The Noh Theater: Principles and Perspectives

The Noh Theater: Principles and Perspectives

The Noh Theater: Principles and Perspectives

The Noh Theater: Principles and Perspectives

Excerpt

Noh is the classical stage art of Japan, developed from a variety of sacred rituals and festival entertainment arts and brought to a state of refinement and maturity during the Muromachi period (1336-1568). The form of the Noh drama that we know today has a history of about six centuries. The chanted and danced Noh plays, which often have tragic or spiritual themes, are performed alternately with Kyōgen plays, which are lighter, often comic, and composed mostly of dialogue. Noh and Kyōgen taken together are known as Nohgaku (accomplished entertainment). The texts of Noh, which serve as scripts for the plays and are also read and sung for their beauty as literature, are called yōkyoku.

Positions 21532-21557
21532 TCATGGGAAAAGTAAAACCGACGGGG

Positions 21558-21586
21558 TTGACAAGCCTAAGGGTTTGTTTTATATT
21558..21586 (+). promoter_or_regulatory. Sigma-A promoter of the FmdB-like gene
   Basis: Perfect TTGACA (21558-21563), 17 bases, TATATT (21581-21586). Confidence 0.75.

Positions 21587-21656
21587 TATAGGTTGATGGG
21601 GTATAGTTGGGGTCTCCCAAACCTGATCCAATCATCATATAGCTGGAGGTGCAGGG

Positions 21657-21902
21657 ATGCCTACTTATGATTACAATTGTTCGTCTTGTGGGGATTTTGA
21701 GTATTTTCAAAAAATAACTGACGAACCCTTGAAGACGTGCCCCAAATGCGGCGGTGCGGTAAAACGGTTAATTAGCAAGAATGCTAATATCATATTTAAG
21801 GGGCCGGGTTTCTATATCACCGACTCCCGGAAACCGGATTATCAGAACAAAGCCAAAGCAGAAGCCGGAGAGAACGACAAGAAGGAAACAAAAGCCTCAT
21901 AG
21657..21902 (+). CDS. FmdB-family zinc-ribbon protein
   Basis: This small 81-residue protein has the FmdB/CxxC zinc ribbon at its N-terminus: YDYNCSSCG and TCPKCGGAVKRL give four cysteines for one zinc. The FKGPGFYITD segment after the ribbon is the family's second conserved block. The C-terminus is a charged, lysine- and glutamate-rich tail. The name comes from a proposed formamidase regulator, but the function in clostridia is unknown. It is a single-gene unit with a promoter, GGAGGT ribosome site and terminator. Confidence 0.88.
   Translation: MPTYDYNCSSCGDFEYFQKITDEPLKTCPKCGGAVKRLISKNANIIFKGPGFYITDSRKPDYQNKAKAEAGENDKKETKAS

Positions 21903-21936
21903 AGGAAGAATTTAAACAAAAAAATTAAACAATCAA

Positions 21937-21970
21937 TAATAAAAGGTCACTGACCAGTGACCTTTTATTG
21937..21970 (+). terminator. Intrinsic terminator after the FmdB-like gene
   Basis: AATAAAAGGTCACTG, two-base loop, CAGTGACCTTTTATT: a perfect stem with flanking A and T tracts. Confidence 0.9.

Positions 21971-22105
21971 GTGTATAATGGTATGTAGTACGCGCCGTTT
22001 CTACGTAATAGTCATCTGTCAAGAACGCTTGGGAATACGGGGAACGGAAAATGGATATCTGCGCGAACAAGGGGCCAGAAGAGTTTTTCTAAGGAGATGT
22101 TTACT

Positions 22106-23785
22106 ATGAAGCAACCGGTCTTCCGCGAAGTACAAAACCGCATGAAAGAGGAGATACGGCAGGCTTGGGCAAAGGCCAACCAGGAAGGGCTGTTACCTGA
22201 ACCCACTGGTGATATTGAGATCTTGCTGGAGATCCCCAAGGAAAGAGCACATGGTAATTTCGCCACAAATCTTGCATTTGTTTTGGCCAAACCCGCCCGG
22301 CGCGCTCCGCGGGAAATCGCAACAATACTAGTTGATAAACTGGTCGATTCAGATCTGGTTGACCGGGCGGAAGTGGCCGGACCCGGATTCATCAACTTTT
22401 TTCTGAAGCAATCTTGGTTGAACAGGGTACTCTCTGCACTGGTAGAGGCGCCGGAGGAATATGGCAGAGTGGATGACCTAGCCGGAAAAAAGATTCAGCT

Noh is sometimes misunderstood as being little more than a frozen tradition, or, even worse, as being of worth merely because it is ancient. But to have endured down through the centuries the Noh art form must have had an original, intrinsic value that has survived an unceasing process of refinement as successive generations inherited the art, poured the best of their wisdom and techniques into it, and then passed it on. An art that is not kept alive through these rigors can exist in our day only as a museum piece or a curio, its past glory severed from the present by time.

Fortunately, Noh has come down to us vibrantly alive, and, if . . .

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